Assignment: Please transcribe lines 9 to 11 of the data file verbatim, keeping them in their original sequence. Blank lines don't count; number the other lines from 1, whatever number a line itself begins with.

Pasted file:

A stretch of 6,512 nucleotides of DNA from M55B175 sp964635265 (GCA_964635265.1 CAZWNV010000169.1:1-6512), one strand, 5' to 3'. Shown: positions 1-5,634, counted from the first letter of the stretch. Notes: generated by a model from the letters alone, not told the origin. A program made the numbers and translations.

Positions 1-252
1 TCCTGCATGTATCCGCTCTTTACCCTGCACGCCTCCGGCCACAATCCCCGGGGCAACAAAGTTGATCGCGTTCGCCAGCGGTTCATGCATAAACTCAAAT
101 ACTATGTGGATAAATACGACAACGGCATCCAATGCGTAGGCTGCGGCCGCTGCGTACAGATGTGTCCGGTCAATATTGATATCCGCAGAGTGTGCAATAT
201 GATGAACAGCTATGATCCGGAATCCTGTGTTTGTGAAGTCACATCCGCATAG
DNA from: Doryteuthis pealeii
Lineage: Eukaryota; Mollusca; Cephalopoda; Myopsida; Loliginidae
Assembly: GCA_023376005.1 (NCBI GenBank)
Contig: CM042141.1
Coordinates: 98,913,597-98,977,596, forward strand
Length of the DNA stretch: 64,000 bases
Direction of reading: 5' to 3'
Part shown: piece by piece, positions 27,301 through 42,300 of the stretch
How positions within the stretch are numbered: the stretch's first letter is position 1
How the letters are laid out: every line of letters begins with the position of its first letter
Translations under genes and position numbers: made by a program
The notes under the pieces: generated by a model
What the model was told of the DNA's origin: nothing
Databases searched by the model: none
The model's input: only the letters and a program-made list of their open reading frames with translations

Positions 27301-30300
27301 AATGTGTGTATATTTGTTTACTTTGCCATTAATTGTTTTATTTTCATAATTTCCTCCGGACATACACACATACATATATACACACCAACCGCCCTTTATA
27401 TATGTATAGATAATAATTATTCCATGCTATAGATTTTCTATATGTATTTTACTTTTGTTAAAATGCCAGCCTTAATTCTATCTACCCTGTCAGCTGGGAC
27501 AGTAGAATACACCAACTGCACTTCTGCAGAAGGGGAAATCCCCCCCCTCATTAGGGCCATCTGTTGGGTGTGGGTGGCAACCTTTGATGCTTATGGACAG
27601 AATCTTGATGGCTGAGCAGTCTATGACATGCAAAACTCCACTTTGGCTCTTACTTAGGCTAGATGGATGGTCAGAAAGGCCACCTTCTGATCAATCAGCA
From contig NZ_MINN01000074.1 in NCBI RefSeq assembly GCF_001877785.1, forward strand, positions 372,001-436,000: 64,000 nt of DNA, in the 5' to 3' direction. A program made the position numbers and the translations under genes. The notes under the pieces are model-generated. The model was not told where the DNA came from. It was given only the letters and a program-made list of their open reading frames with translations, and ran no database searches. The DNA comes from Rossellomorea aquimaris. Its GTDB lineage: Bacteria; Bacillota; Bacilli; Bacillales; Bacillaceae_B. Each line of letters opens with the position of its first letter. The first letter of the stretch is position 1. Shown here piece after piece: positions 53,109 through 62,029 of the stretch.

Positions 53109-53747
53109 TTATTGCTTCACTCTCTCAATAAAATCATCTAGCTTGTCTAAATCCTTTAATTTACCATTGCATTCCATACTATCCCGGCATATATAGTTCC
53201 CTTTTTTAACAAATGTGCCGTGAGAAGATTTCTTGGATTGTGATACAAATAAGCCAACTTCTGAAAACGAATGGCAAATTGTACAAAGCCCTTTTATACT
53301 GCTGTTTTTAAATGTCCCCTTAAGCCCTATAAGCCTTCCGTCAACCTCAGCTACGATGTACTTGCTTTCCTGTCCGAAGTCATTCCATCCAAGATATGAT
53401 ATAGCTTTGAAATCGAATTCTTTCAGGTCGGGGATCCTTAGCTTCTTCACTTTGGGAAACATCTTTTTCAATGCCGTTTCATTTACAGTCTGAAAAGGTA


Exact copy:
Contig: CM042141.1
Coordinates: 98,913,597-98,977,596, forward strand
Length of the DNA stretch: 64,000 bases